WASHINGTON – A typical meal for sailors on the high seas during the War of 1812 proved that they dodged much more than shrapnel and bullets. The food was often spoiled,and it lacked nutrients,causing diseases.
And the medical officers who treated them were often informally trained and more interested in getting the sailors back to work than curing them.
“It has been said that sailors waited until dark to eat their meals,so they didn't have to look at what they were eating,” said Jennifer Caruana,an intern at the U.S. Navy Museum. “A typical meal included salted meat,maggot-infested hardtack biscuits,dried peas and a drink called grog,which is half water and half rum or whatever alcohol was available.”
Caruana,19,was leading an hour-long tour of the museum called “Guts,Gore and Glory: Shipboard Surgery in 1812.” The tour is part of a new lunchtime series called “Hip History” aimed at people ages 25 to 40.
“Generation X is a group that we have trouble getting in here,” said Karin Hill,museum director of education and public programs. “We just want to create programming that looks at different historical aspects that are not so traditional. Our philosophy is to give the folks who come in here something that meets their interests.”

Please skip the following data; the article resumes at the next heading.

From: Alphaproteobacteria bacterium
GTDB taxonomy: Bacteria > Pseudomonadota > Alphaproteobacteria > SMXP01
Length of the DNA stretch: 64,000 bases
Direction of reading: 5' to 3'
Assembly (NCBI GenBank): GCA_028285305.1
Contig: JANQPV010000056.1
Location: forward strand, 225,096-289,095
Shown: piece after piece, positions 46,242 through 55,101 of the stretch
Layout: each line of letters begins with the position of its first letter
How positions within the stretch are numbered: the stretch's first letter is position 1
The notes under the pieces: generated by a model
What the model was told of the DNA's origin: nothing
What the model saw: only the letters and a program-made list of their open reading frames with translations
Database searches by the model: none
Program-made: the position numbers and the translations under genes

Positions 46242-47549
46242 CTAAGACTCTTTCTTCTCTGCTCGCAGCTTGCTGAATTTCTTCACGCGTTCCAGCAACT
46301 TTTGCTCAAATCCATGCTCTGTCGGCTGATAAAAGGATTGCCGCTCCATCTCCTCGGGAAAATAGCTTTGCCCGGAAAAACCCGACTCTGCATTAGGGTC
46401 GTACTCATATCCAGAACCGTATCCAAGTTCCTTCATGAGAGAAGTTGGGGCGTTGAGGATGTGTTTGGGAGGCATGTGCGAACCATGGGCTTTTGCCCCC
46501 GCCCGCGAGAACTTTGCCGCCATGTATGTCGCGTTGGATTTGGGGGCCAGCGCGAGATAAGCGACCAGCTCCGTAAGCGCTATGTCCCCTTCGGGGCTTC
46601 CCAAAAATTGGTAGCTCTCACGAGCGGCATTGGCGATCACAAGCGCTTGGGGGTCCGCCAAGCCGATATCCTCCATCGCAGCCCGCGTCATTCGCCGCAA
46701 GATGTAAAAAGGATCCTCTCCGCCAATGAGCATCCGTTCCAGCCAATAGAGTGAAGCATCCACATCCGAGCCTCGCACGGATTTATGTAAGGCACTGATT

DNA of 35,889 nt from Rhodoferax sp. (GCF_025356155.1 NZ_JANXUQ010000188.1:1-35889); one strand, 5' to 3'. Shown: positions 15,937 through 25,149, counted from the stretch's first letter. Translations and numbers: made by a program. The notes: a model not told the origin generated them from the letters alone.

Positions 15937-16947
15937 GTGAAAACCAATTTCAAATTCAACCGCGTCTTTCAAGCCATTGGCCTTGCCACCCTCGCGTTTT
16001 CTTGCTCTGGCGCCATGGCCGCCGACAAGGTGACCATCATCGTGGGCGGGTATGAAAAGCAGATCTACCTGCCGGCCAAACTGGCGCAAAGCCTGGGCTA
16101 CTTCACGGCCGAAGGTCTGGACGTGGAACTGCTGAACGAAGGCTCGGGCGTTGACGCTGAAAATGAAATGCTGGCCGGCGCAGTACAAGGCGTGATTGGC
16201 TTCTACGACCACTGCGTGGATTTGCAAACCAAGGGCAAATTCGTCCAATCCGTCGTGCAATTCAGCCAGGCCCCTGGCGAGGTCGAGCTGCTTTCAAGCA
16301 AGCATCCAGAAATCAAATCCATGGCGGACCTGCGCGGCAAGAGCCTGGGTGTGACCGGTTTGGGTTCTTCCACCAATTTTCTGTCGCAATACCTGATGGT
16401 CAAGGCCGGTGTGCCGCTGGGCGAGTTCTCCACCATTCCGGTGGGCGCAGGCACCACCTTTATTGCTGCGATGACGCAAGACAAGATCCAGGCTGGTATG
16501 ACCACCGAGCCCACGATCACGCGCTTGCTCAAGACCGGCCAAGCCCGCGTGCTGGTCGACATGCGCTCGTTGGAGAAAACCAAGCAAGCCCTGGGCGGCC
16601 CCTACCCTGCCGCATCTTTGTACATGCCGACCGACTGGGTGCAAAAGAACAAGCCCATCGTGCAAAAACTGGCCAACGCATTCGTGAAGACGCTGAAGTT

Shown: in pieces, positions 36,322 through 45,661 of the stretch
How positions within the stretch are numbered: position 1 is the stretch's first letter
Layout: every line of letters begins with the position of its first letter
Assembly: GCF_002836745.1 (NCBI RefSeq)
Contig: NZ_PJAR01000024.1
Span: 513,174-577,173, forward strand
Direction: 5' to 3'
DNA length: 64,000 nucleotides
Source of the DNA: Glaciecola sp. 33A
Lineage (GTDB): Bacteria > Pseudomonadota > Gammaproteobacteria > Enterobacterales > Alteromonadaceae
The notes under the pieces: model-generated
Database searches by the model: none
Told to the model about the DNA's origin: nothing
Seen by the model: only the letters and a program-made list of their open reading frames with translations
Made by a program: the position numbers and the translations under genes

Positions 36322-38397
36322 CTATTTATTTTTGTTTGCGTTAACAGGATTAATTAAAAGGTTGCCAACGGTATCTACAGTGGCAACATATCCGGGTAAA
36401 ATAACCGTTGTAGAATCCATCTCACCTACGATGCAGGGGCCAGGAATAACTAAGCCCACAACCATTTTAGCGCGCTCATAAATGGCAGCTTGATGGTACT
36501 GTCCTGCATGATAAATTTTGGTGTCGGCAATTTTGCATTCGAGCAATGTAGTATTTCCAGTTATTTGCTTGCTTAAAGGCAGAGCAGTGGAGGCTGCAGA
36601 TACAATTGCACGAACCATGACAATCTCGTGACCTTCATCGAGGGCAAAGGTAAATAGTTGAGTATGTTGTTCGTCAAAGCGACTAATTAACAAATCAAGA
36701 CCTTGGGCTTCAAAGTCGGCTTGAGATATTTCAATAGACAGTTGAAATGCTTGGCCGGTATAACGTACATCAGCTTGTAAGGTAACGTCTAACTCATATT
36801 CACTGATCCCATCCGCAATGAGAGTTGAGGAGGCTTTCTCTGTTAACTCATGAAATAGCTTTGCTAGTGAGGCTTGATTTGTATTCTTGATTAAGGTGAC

The tour is graphic enough that the museum has designed a different one for “the little ones.”
For example,Caruana said,“In a normal battle,there were many amputations,often done as quickly as possible.”
She said a good doctor could perform an amputation in 30 seconds. The sailor got a swig of alcohol and a leather gag to bite on because of the extreme pain.
Ship doctors had a lot of responsibility,Caruana said. Aside from caring for men who were ill or injured in battle,doctors also had to maintain cleanliness and sanitary conditions.
Caruana carried a wooden box full of old-fashioned medical instruments and herbs,including vials of peppermint for seasickness,vinegar to get rid of smells and rum as an anesthetic.
Doctors used instruments such as steel thumb lancets and fleams,a veterinary instrument,to drain ill sailors of “bad blood.” Fleams made a series of 1-to-2 inch cuts,draining surface blood from a sailor's buttocks,legs or from behind the ears.
Caruana said the fleam was just an example of “how gruesome medical techniques were almost 200 years ago.”
The tour makes five stops inside the building,which was a naval gun factory before the museum opened its doors in 1964. It sits on a large Navy reservation near Capitol Hill along the Anacostia River that was established in 1799. The Navy Yard has been used to build ships and manufacture ordnance. Today,it is home to military offices.
The tour ends in front of a panel where Caruana described advances in Navy medicine sparked by “the germ theory of disease” in the late 1800s. Doctors realized that if they washed their hands fewer newborns got sick.
The “Hip History” lunchtime series is free and open to the public. Visitors interested in this tour,or the upcoming installment called “Pitching In: Baseball and the Homefront,” should call (202) 433-6897 at least two weeks in advance to reserve a place.
For more information on events at the U.S. Navy Museum,visit http://www.history.navy.mil